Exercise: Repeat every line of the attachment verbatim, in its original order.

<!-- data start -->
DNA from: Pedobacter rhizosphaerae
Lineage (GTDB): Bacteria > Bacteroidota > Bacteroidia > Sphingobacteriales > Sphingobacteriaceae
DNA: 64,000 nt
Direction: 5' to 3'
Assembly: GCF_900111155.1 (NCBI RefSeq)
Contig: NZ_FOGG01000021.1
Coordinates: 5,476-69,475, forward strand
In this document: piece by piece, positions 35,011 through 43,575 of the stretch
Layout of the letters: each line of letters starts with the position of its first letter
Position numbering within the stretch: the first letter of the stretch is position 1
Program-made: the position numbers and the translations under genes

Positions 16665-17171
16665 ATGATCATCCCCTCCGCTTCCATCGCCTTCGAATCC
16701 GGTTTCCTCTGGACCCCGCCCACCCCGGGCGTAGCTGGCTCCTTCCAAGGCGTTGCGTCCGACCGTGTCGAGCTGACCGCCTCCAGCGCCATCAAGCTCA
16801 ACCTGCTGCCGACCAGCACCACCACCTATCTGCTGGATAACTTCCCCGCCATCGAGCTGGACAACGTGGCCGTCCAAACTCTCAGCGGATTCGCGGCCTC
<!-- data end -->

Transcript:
DNA from: Pedobacter rhizosphaerae
Lineage (GTDB): Bacteria > Bacteroidota > Bacteroidia > Sphingobacteriales > Sphingobacteriaceae
DNA: 64,000 nt
Direction: 5' to 3'
Assembly: GCF_900111155.1 (NCBI RefSeq)
Contig: NZ_FOGG01000021.1
Coordinates: 5,476-69,475, forward strand
In this document: piece by piece, positions 35,011 through 43,575 of the stretch
Layout of the letters: each line of letters starts with the position of its first letter
Position numbering within the stretch: the first letter of the stretch is position 1
Program-made: the position numbers and the translations under genes

Positions 16665-17171
16665 ATGATCATCCCCTCCGCTTCCATCGCCTTCGAATCC
16701 GGTTTCCTCTGGACCCCGCCCACCCCGGGCGTAGCTGGCTCCTTCCAAGGCGTTGCGTCCGACCGTGTCGAGCTGACCGCCTCCAGCGCCATCAAGCTCA
16801 ACCTGCTGCCGACCAGCACCACCACCTATCTGCTGGATAACTTCCCCGCCATCGAGCTGGACAACGTGGCCGTCCAAACTCTCAGCGGATTCGCGGCCTC